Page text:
Monday, February 11, 2013

Caring . . . One Aspect

Today evening, one of my senior friends send me a mail exhorting us to examine ourselves on how much I cared about my patients and how compassionate I am when I took care of my patients. 

You may think that being a not-for-profit hospital, we may not be that concerned about the profits we make or the salaries/commissions we get. However, we've other things we still feel very proud about which blinds us to the needs of our patients. 

And last year has been quite amazing for us. We've broken all records for the number of patients we've been treating in a year since the time NJH was set up. I was exhilarated the other day when I came to know that we account for almost 15% of the institutional deliveries in the district. And there have been more exciting things happening. I thank the Lord . . . but I'm sure that I need to pause and look at how well my patients are being cared. 

Many a time, we think of patients that we care of as those who directly come under our treatment/ management. Over the last 2 weeks, I faced situations where couple of patients underwent unspeakable volumes of suffering because of the way doctors have cared for them. 

The first person was a young man, who had a rare tumour of his nose called a neuroblastoma. He had his first surgery for the condition about 2 years back. Now, he had a recurrence. Either the tumour was not fully removed or he did not undergo chemotherapy or he just had a recurrence. I asked him what the surgeon had told him after the surgery 2 years ago. It seems that he was told that he was completely fine now. He was not told that he needs to undergo chemotherapy.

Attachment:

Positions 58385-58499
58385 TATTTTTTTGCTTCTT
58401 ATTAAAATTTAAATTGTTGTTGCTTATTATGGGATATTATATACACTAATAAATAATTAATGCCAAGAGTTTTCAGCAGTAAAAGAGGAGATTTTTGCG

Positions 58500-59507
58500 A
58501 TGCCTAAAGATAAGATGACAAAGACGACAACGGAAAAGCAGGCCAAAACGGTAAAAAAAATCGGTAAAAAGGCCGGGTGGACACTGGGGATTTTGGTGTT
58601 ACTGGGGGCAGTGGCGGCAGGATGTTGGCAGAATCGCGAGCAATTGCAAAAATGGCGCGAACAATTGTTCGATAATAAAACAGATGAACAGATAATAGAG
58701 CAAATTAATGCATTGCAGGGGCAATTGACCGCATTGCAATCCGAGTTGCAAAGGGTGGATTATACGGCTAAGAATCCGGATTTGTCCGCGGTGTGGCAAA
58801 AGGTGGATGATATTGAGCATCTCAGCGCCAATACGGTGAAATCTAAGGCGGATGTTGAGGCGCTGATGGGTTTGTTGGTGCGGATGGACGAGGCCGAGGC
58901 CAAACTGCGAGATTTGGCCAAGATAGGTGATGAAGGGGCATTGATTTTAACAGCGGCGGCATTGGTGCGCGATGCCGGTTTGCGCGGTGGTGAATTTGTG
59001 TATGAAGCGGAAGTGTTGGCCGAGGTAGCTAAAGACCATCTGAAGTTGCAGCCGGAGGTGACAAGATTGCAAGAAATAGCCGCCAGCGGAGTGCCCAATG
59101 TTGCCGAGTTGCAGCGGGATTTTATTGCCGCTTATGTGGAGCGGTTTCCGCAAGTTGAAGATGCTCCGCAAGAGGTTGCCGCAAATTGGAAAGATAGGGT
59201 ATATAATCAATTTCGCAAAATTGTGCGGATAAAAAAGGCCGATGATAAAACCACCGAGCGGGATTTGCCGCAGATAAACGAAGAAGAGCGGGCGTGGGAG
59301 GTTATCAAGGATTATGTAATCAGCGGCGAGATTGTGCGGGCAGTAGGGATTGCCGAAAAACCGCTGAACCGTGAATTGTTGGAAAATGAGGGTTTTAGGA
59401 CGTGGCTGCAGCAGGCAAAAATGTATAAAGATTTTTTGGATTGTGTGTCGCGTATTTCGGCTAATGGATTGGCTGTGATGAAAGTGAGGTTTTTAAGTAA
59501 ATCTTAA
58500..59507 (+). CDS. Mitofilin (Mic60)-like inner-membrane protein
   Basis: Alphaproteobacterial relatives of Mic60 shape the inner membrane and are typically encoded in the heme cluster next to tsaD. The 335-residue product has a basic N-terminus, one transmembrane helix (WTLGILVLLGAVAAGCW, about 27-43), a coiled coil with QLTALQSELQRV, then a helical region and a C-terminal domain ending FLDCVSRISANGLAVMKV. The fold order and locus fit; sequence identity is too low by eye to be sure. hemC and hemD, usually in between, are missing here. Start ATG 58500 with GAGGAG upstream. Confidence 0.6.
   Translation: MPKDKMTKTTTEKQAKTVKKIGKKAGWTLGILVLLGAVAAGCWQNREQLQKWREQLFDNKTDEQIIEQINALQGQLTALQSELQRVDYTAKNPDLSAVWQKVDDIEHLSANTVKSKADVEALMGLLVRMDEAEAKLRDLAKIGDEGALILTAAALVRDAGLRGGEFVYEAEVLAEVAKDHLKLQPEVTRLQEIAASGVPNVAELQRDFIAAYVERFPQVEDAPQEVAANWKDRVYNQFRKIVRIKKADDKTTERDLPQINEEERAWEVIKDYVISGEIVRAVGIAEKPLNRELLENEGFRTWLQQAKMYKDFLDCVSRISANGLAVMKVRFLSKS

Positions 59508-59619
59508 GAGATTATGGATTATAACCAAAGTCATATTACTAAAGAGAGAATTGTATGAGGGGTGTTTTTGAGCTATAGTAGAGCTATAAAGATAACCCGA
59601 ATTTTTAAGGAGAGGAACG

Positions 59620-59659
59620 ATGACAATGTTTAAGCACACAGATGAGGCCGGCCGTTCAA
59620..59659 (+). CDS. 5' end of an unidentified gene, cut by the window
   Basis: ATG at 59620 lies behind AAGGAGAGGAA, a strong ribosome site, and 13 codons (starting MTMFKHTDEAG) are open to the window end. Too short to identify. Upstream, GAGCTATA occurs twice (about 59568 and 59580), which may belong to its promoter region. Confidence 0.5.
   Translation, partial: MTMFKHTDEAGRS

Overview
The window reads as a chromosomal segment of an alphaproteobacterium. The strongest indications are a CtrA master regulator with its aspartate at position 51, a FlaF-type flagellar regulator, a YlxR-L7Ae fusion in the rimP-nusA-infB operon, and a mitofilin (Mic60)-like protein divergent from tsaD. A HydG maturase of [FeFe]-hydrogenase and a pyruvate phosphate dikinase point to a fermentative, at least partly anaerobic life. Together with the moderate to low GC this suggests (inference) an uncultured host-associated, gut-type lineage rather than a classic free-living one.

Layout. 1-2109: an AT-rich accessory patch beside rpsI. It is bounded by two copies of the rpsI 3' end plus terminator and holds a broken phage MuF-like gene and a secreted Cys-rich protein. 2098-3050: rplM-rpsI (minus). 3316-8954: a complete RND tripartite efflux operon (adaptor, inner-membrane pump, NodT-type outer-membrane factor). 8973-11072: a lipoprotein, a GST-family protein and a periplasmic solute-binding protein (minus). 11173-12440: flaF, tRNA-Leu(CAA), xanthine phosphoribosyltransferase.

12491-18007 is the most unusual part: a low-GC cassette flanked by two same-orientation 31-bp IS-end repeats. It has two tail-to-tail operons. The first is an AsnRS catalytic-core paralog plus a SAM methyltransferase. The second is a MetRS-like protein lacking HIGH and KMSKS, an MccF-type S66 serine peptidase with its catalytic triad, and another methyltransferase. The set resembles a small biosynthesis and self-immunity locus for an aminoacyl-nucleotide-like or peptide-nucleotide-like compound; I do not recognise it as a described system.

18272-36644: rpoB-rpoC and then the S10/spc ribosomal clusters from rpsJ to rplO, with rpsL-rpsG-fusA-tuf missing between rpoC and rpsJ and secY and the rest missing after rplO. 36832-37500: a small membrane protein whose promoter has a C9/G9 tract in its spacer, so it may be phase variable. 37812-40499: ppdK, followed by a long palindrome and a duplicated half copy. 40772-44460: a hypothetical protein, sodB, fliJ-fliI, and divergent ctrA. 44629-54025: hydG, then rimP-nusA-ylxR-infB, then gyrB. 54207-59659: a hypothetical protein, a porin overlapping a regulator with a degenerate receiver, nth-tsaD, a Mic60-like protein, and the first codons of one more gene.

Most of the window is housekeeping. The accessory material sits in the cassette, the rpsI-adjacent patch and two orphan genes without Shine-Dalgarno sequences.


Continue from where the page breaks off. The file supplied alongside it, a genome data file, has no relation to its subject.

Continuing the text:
However, his tumour had been sent for biopsy and further specialist investigations. 

It was surprising that there was no notes about follow up in the discharge summary. And now, he had a recurrence. It was obvious that the recurrence was quite extensive. I sent him for a CT Scan and it was confirmed. I talked with my friends in ENT. There was not much of a chance. 

I explained to the family about the prognosis and offered to refer him to a better centre if they were willing. 

They did not turn up. And they were from a well off family. 

The surgeon seems to have not cared . . . For him, it was the surgery which mattered. And of course, it was a tough surgery. But, he did not care what happened to the patient later. It would have been fine if the surgeon had explained to the family about the possibility of recurrence and also about the availability of chemotherapy. 

I asked the family on who had referred him to this particular surgical centre. I knew the doctor. I tried to find out if the referring doctor knew about the place to where he was referred to. He just told them to go to a higher centre. And they searched and searched before they found out this surgeon who did this incomplete treatment on him. 

Many a time, we are too caught up with the money we make, the complicated surgeries we do, the fame we get, the statistics we generate that we just don't care what happens to a patient after he goes away from us. I wish we treat each patient who comes to us as someone created similar to us in 'God's image'. 

The story of the second patient would be in my next blog . . . 

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